Despite your vigilance, despite your twice-daily visits to pick them in the garden, it happens every summer: the attack of the killer zombie zucchinis.

Any living thing that can increase its presence exponentially in a mere matter of hours can't be quite of this world, can it? You've tried everything to keep the population in check. Ratatouille. Caponata. Pickling it, grilling it, roasting it, turning it into bread, cake, frittata, appetizers, pie, muffins, disguising it with chocolate, even making pancakes with it. Obviously, we haven't enough meal occasions to cope with it all, so I'm here to add another weapon to your arsenal in the zucchini apocalypse wars.

Our team tasked me with a blog for "something zucchini." The idea of something tender, with a little bit of interest from some lemon zest and dried cherries, and maybe a bit of crunch popped into my head. Your new tool for keeping the zucchini zombies from taking over? Cherry-Zucchini Scones.

It wouldn't be me writing if I didn't talk a little food science first. When baking with fruits and vegetables, they'll often take the place of some of the liquid in the recipe. Pumpkin and applesauce work that way. Zucchini is a little trickier, because while it contains a lot of water, that water stays inside the vegetable's flesh until something draws it out. That something can be sugar, or salt, or heat.

Sometimes you'll see recipes that call for the zucchini to be drained or squeezed out. That's the recipe writer trying to level the playing field, because the amount of liquid in each particular squash can vary considerably, depending on its size, how much rain the garden has had, etc. When I had the idea for these scones, I was planning on getting about half the recipe's liquid from the zucchini. What could be simpler? Cut butter into dry ingredients, add zucchini and wet, stir, Bob's your uncle. But when I began testing, I got taken for a ride. Zombie vegetables can be pretty fickle.

It all started innocently enough:

dryinbowl2 1/2 cups King Arthur Unbleached All-Purpose Flour

1/2 cup sugar

1 teaspoon salt

1 1/2 teaspoons baking powder

buttercutinnobaconWhisked together, and 1/2 cup cold butter cut in.

zuchhzestNext some lemon zest, a cup of grated zucchini, and 3/4 cup dried cherries, chopped up just a bit so they distribute more evenly.

drypluszucchMix together 1/4 cup milk, an egg, and a teaspoon of vanilla, add, stir all together.

addwetThe first time I did this, it seemed after a few stirs that there was no way I had enough wet stuff. There was a lump of dough in the middle of the bowl, surrounded by what looked like the Sahara dessert. allroundmixshotSo I added more milk (like, 1/2 cup more) to make the dough come together, and that's when the zombie factor kicked in. The longer the dough was mixed, the wetter it got. The sugar was drawing the moisture out of the zucchini, and what at first looked like a dough that could be patted into place and cut started slumping and spreading in all directions in front of my eyes, like bad time-lapse photography.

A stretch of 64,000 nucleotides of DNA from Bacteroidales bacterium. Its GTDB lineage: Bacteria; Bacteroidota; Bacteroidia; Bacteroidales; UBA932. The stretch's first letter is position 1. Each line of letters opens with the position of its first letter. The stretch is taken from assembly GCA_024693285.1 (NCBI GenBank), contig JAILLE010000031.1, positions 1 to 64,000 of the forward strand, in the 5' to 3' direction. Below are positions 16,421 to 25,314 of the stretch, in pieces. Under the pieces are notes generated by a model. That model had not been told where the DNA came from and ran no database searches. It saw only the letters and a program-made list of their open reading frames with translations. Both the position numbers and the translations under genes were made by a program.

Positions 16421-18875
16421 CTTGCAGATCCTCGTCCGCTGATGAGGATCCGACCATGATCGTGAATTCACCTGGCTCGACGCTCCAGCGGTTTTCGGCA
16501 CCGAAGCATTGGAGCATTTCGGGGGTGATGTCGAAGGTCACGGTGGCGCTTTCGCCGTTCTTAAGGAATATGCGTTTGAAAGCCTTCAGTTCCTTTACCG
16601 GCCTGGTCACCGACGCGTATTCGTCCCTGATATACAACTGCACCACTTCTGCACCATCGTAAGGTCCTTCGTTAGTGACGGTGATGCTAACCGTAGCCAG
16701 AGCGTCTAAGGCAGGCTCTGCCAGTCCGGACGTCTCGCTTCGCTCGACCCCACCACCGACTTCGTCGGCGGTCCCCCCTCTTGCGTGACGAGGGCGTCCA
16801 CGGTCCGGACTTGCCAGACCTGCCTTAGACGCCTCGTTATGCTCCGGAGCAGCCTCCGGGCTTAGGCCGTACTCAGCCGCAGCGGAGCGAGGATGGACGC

gettingwetterbytheminute
After just a few minutes on the baking sheet, the dough is getting wetter by the minute. I could cut through it, but the scones were too soggy to separate before baking, and came out as one, large puffy disk.

I baked it anyway, and liked the flavors very much, but knew this wasn't going to be the walk in the park I thought it was going to be.

bakedtoowet
I had to cut the scones again after baking to separate them; they're pretty wet and gummy in the center.

Never underestimate the zombie vegetable.

Being a stubborn sort, it took me about four rounds before I realized I had to accept the fact that in order to get the result I wanted I was going to have to work with the zucchini, and (sigh) be patient. I backed off on the liquid, from what was initially 3/4 cup back down to 1/4 cup, started over, and ended up here:

seems toodrybut comingtogether
I know this looks too dry, but keep folding the dough over using a bowl scraper. The more you do this, mixing the dry bits in, the more liquid the zucchini gives up.

It's a leap of faith, but if you keep scooping the dry mixture into the dough and folding it over on itself, in short order you get to this:

mixed and cutDough that's ready for scooping or shaping. Since this recipe likes to expand when it bakes, I decided to confine my zombie mixture in a small scone pan.inminisconepanAfter a shower of sparkling sugar and some quality time in the oven, the battle was won, and a tasty new zucchini-based treat was here.

finished small sconesI confess to having trouble with eating just one of these. They're very yummy, and have been disappearing with alacrity every time I put them in the employee kitchen.

The moral of our story? Put some dried cherries and lemons on your next shopping list, and be ready for the squash invasion on the horizon (if it hasn't already started). You may not entirely win the zucchini war with this recipe, but you're sure going to enjoy trying.

Don't forget, you can mix and cut the scones, then freeze them for later. (Bake them right out of the freezer; they'll need another 5 minutes or so in the oven, but that's it.) There may come a time this winter when you're actually feeling wistful for some zucchini as a reminder of sunny summer days.

Please read, bake, and review our recipe for Cherry-Zucchini Scones.

Print just the recipe.

Filed Under: Recipes
Susan Reid
The Author

About Susan Reid

Chef Susan Reid grew up in New Jersey, graduated from Bates College and the Culinary Institute of America, and is presently the Food Editor of Sift magazine. She does demos, appearances, and answers food (and baking) questions from all quarters.